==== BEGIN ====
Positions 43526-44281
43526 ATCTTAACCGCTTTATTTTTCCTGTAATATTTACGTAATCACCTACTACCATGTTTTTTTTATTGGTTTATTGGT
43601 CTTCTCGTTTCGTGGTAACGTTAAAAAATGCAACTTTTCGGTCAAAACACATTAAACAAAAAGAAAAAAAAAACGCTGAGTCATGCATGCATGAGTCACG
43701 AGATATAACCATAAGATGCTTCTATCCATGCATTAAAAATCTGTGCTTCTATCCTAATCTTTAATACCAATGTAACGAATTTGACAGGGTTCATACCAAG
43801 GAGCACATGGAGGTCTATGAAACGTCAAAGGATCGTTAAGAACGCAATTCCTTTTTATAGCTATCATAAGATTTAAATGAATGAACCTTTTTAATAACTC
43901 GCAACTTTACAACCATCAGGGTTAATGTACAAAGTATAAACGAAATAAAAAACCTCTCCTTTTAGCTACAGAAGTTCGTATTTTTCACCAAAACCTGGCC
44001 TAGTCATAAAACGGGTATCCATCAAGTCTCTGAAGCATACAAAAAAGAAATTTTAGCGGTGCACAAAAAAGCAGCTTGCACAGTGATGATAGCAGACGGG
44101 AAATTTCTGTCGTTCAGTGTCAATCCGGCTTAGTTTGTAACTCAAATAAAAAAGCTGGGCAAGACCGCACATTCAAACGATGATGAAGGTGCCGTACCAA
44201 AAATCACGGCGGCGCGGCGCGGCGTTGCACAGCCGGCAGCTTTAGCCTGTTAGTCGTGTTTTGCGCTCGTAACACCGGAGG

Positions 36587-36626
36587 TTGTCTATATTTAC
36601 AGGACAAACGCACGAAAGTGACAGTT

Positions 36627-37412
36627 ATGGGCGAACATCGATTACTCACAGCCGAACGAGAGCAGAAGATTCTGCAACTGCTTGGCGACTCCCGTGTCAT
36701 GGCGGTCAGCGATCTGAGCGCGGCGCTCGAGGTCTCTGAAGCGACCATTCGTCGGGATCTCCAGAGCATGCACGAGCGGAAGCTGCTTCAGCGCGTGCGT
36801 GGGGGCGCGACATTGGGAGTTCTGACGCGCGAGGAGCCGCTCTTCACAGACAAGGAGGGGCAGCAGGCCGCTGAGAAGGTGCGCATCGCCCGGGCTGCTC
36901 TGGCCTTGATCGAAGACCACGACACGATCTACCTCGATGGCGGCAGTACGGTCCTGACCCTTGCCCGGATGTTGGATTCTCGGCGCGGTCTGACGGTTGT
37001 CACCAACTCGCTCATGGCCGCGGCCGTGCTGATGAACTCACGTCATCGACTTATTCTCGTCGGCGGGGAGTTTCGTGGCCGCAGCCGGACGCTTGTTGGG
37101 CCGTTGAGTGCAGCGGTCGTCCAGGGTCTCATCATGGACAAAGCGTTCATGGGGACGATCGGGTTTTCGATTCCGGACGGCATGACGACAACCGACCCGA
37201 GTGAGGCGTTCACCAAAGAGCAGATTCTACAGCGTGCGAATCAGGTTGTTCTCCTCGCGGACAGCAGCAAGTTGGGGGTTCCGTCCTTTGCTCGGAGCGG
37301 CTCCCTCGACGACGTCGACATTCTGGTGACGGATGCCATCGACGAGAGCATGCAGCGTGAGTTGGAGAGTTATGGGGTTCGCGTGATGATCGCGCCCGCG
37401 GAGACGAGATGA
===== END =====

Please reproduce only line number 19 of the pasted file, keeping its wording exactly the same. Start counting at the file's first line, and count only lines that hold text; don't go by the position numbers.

37101 CCGTTGAGTGCAGCGGTCGTCCAGGGTCTCATCATGGACAAAGCGTTCATGGGGACGATCGGGTTTTCGATTCCGGACGGCATGACGACAACCGACCCGA